Ever since the first Jesus followers were tagged with the title “Christians,” labels have been a point of description and controversy throughout the 2,000 years of our movement. From Roman Catholics and Orthodox Christians to the kaleidoscope of labels birthed by the Reformation, we Christians have created, lived, warred, and died within an environment of labeling each other.
Now it seems as though our denominational labels are not enough. Granted, this is not new for many of us, but it continues the church’s downward slide to irrelevancy. For some time now instead of being a Baptist, I must first identify myself as a Cooperative Fellowship Baptist. More recently within my own Fellowship, I am discovering that this particular layer of labeling is no longer sufficient. Apparently, I now must identify myself as either a conservative, moderate, or liberal Cooperative Baptist. So exhausting!
You’re going to need a scorecard, or at the very least a flow chart, for the next part.
One of my mentors and former professors, whom I dearly respect, Dr. Roger Olson of George W. Truett Seminary at Baylor University, recently asked “liberal” Cooperative Baptists, as he described them, to please stop using the term “moderate” to identify themselves within the Fellowship. He informed them they are not “moderate” in theology nor practice, therefore they are hurting the movement by identifying themselves as “moderate” when they are in reality “liberal.” How are they hurting the movement, you might ask? Well, it appears “conservatives” don’t like “liberals” and are threatening to leave.
Confused yet? Me, too. Don’t really care? I’m close.
It is for this reason I am moving ever so close to giving up the identifying labels for my faith altogether. While I have been a Baptist all my life, the time for me to set down this label may be on the horizon. What I have discovered as a Christian minister is that current labels are always changing and current labels are never enough. At some point, even the conservative, moderate, and liberal labels will be divided into other labels because someone does not like the other. If we extend this labeling process into the future we will divide ourselves so much that only minuscule and insignificant pieces of the faith will remain. We will be irrelevant to the world.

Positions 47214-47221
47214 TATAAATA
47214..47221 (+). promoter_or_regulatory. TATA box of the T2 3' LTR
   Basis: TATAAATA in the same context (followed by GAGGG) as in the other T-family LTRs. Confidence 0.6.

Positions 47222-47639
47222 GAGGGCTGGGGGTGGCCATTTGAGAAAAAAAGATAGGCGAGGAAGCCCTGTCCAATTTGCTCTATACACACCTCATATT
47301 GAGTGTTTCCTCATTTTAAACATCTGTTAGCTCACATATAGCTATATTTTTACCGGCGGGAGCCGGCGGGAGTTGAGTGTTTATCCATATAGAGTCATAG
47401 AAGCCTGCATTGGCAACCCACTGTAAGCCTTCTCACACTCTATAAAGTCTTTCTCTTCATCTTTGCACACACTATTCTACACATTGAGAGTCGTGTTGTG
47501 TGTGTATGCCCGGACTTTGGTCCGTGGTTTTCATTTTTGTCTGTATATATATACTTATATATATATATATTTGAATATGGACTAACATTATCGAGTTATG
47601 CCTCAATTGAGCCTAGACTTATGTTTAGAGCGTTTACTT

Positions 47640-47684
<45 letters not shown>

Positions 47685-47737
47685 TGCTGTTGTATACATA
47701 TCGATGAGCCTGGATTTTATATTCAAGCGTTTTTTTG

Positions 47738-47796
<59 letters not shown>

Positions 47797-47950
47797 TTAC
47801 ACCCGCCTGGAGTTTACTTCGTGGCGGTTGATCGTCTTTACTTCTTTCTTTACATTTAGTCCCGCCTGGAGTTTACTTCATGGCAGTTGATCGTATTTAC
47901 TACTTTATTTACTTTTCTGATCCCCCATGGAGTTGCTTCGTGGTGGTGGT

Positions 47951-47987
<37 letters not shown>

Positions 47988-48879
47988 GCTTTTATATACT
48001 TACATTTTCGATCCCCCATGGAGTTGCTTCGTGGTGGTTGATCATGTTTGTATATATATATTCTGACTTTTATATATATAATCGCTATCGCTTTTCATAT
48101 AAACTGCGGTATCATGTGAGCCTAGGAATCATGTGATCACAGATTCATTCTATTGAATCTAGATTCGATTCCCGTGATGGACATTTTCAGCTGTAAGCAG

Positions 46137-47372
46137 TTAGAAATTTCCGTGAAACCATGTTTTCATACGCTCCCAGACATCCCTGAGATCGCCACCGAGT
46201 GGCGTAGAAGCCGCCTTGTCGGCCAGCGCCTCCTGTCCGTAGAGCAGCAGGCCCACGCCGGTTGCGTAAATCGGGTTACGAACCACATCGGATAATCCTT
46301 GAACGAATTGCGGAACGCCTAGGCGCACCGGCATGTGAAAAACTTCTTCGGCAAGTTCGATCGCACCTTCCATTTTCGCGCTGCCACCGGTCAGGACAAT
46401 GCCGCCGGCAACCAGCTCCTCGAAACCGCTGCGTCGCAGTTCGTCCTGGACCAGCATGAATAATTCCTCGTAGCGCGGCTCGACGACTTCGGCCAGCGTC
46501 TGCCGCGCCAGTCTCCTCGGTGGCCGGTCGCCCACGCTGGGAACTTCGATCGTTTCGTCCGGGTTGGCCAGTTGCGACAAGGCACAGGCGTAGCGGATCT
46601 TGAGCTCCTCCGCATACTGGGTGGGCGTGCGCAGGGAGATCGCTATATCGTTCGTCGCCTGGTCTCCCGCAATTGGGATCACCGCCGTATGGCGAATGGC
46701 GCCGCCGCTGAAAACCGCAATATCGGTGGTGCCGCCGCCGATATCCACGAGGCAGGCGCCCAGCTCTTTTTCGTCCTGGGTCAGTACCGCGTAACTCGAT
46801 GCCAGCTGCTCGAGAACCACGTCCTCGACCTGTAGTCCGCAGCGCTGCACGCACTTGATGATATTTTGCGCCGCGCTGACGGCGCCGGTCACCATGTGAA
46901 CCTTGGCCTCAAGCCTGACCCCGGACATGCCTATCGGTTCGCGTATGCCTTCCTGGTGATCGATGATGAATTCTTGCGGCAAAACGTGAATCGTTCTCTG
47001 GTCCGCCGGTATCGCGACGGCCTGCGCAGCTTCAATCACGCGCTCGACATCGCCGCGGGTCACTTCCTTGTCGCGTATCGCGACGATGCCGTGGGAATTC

For the vitality of our faith, we must somehow divorce ourselves from these labels that divide us. As Paul reminded us, we have “one Lord, one faith, one baptism” (Ephesians 4:5). Why can we not understand that we live under a canopy of Christianity where a myriad of ideas are always shaping and molding our faith? Why can we not open our minds to the reality we are not the creators of truth, but a community of sojourners collaborating to make a more perfect faith in search of it?
More and more, I have been asked what kind of faith community people will find at NorthHaven Church in Norman, OK. For the last several years, I have been describing our church as an Ecumenical community of faith with Baptist tendencies. If I am being asked to now define myself and our church with more labels – no matter the label – then I am finished playing the label game.
For those still adamant in deducing Jesus followers to labels, I will gladly return whatever you deem necessary so not to hurt your shrinking movement. However, I will not return my freedom to be a follower of Jesus as my conscience dictates. Individuals and groups can tag me and our church with whatever label they like: conservative, moderate, or liberal. If you do though, please understand this, your labeling is making the church more and more irrelevant to the world. While we bicker over labels and definitions, the world continues to suffer from injustice, poverty, disease, and a lack of hope. So if possible please keep your labels to yourself, while our church and others like us attempt to engage the world with a love that surpasses any definitions.
Finally, let me make this statement: I am a follower of Christ, imperfect and fallible. I seek to understand the Scriptures as best as my imperfect and fallible mind will allow. I attempt to live out that understanding through missional engagement that I hope honors the Lord I confess. I can’t stop anyone from labeling what I am or what I do in the name of Christ, but you cannot have my heart, my mind, nor my soul. Those belong to Christ.
Labels, no thank you!